(United States/Mexico, 2023)
Dir. Carla Gutiérrez
Programme: U.S. Documentary Competition (World Premiere)
Frida is essentially a talented editor’s creation. First time director Carla Gutiérrez (RBG, Julia) uses painter Frida Kahlo’s own words and works to craft a fitting tribute to the artist’s legacy. Focusing on both the persona and the artist, Gutiérrez creates an often-entrancing immersive experience. Her meticulous distillation of Kahlo’s creativity develops alongside a growing insight into the painter’s unforgettable personality and distinctive vision.
However, the film’s insistence on an autobiographical linear trajectory as a base disrupts what could be a more impactful creative portrait. The drawback to its approach is that the director sets herself the almost impossible task of combining a personal voice with art history and appreciation. That’s a difficult task for any documentary to accomplish.
Kahlo, who died in 1954, was a renowned painter known primarily for her many portraits and self-portraits. Her works were grounded in the natural world and folk art of Mexico. Kahlo’s paintings explored questions of identity, postcolonialism, gender, class, and race. She is still celebrated as a feminist and queer pioneer and activist. Her no-nonsense personality adds to her cachet and has entrenched her iconic status.
The film is a mix of Kahlo’s reenacted thoughts and recollections laid over a complex blend of her paintings with archival footage and personal photos. The research team behind the film scoured archives worldwide as well as those of specific Kahlo experts. Primary sources in the latter group include interviews conducted by Hayden Herrera, who wrote Kahlo’s 1983 biography and those transcribed from the 1976 short documentary, The Life and Death of Frida Kahlo by Karen and David Crommie.
Thanks to the thorough nature of the work that went into assembling materials for Frida, the filmmaker is able to augment Kahlo’s point of view with other voices. This only works to a certain extent as people like her beloved father drop out of the trajectory and others are arbitrarily inserted, as is the case with the friends and lovers of her later years.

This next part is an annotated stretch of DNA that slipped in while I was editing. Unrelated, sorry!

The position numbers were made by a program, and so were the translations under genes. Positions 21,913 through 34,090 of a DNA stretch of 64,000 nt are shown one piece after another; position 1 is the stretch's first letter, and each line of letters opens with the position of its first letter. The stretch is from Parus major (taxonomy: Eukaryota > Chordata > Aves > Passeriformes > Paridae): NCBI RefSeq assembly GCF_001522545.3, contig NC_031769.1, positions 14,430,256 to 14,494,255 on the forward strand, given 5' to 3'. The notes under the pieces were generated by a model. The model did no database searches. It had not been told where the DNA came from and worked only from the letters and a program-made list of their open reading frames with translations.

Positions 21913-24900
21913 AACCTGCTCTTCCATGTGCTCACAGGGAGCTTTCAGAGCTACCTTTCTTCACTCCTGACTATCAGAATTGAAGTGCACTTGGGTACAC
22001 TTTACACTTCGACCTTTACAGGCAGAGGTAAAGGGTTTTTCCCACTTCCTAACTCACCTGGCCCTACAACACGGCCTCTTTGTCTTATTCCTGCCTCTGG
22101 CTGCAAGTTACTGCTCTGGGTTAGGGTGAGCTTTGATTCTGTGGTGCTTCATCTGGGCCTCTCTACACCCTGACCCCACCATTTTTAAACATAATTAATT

Gutiérrez choses what seems a natural focal point for Kahlo’s life: her relationship with fellow artist Diego Rivera. Even viewers who aren’t familiar with the painter’s work have probably heard something about its torrid, problematic relationship. This spotlight does take away from Kahlo’s autonomy as the main character in her own portrait. At least more use of friends and family’s recollection would have helped to re-centre her in this narrative.
But when Kahlo’s works and the animations that stem from them are allowed to work their magic, the film flows with a vivacious energy that fits the subject. The original footage is quite captivating here, emerging from, and riffing off, her drawings and paintings. This is where the film shines with its vivid colours and with the playfulness that is endemic to the painter’s unique artistic vision.
Frida is a striking collage of sound and image and is obviously a thoroughly researched film. It’s certainly an engaging portrait. But perhaps all that background work proved too much to control in the end. Frida has so many threads going and it is ultimately incapable of tying them together to create any one satisfying point. Because of this structural problem, the film can neither build to a narrative climax, nor reach a profound artistic conclusion. Time spent in the marinating in Kahlo’s own artistry, however, might inspire a viewer to draw their own.